Full of errors, howlers
The pest appearance had apparently been first reported by a farmer from Ampara as far back in September last year and the Agriculture Department officials had correctly identified the pest instantaneously but had not apparently been adequately vigilant in containing it and now we have to pay a huge price for it.
Coming back to the Toxin-Free Project or the first Sena attack, it was an excellent example of ‘how not to do anything’. A document on its concepts and strategies had been published without consulting the relevant technocrats and consequently, it was full of errors and even howlers. Let us give just three examples.
The project was rushed in the belief but without evidence that the chronic kidney disease (CKDu) afflicting large numbers of residents in the North Central Province and neighbouring areas was a result of agrochemicals and the project document in the background section boldly stated that ‘Both Sri Lankan experts and the World Health Organisation (WHO) have found the cause of the illness to be the mixing of brackish waters with sub-standard fertilizers and agrochemicals’. (The author(s) did not even know that the fertilizers are also agrochemicals).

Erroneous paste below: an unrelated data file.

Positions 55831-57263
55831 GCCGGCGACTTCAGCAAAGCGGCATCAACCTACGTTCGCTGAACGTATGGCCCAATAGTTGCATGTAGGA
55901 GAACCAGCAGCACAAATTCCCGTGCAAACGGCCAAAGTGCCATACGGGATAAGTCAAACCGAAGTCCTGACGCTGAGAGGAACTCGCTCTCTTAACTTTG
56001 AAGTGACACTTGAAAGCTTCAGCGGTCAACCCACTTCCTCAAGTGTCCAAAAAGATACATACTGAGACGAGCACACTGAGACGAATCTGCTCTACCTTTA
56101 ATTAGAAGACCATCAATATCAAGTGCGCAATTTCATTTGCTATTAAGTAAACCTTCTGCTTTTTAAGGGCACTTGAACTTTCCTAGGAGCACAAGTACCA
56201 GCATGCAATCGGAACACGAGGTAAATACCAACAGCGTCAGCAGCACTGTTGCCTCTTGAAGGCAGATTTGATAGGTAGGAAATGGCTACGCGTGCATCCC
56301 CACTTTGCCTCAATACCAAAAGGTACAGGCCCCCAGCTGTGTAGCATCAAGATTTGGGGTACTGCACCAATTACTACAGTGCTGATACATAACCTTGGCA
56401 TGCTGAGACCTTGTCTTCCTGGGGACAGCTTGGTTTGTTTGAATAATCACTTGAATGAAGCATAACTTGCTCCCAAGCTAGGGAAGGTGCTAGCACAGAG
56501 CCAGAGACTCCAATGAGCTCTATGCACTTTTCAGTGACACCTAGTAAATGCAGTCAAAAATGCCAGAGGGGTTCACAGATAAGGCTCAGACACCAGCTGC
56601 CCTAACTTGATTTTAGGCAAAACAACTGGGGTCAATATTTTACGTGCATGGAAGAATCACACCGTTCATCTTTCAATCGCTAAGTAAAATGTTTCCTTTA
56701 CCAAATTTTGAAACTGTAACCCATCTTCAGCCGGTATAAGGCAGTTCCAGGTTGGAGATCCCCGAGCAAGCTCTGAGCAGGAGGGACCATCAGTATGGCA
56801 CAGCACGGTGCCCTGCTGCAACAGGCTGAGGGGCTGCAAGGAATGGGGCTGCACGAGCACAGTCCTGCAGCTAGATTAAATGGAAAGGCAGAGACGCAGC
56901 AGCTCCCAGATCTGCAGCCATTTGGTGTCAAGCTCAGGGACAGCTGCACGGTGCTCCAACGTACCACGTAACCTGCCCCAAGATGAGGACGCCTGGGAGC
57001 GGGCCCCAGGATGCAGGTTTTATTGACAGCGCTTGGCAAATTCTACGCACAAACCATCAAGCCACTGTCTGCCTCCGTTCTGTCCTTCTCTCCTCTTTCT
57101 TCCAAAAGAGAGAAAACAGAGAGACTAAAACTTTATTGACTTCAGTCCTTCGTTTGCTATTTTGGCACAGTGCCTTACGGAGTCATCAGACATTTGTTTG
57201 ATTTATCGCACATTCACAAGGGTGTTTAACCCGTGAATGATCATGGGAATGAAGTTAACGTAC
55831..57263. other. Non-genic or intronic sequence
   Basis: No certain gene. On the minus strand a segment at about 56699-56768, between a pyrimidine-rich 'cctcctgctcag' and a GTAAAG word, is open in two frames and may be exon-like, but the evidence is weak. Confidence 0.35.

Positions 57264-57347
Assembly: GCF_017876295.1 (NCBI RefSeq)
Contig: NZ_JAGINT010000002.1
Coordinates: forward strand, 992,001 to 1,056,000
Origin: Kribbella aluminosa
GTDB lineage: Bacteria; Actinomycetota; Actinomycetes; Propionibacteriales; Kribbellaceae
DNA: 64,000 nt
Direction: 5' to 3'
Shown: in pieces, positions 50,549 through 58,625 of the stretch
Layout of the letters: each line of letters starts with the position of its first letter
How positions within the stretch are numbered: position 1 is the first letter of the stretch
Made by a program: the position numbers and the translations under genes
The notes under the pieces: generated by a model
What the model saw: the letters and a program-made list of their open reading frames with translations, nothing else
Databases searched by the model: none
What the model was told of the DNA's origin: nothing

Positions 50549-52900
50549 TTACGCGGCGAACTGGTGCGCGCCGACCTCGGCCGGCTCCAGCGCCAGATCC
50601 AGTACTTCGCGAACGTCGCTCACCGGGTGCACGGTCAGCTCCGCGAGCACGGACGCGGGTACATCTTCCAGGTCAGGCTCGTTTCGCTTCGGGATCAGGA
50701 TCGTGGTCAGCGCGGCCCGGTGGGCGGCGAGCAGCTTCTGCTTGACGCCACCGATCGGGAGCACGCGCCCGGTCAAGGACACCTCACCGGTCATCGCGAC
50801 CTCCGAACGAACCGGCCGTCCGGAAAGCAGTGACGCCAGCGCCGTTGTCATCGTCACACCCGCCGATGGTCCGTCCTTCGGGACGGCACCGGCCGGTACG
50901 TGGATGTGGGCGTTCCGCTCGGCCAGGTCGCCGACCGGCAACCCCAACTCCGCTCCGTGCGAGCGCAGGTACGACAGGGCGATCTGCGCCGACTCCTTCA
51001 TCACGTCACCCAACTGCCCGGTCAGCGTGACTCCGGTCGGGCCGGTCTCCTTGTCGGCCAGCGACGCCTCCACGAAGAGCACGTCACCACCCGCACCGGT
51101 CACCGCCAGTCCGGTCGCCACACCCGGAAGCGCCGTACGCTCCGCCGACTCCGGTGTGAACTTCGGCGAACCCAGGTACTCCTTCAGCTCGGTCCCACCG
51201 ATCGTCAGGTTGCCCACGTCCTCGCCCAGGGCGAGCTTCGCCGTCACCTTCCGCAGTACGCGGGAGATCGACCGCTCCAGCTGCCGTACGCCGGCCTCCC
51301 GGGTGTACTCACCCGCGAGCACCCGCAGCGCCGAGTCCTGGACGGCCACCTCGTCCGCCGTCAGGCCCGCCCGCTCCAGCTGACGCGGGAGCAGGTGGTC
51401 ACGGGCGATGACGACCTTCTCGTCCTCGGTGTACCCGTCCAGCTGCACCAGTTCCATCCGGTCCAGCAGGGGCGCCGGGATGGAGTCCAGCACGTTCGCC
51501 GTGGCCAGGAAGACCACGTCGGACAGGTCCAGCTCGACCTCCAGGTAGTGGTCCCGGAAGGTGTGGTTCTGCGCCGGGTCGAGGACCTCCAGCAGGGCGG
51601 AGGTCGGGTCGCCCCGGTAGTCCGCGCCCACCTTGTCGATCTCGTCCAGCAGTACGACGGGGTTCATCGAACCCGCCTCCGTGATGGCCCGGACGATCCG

Agrochemicals have been suspected but there has been no tangible evidence either from the WHO 2013 study or from the subsequent WHO-sponsored 2017 International Consultation on CKDu or from other research that agrochemicals played a role in the aetiology of the disease.
The 2013 report stated that cadmium, a nephrotoxic heavy metal, suspected to have come as an impurity in phosphate fertilizer, was above reference limits in more CKDu patients than among the control subjects.
However, no subsequent research has supported the contention that cadmium is an etiolating agent in CKDu. The report also stated that some other pesticides were also above reference levels in urine of CKDu patients but for some unknown reason, failed to report the urine pesticide status in control subjects. However, on subsequent reanalysis of the WHO raw data, unbelievably, it became evident that the non-CKDu (control) group had far more numbers with pesticide residue levels above reference limits than among the CKDU patients.
In fact, as regards glyphosate that was banned on the premise that it was linked to CKDu, the percentage of CKDu subjects above reference limit of the pesticide was only 3.5 percent, as against 7 percent among non-CKDu (control) subjects.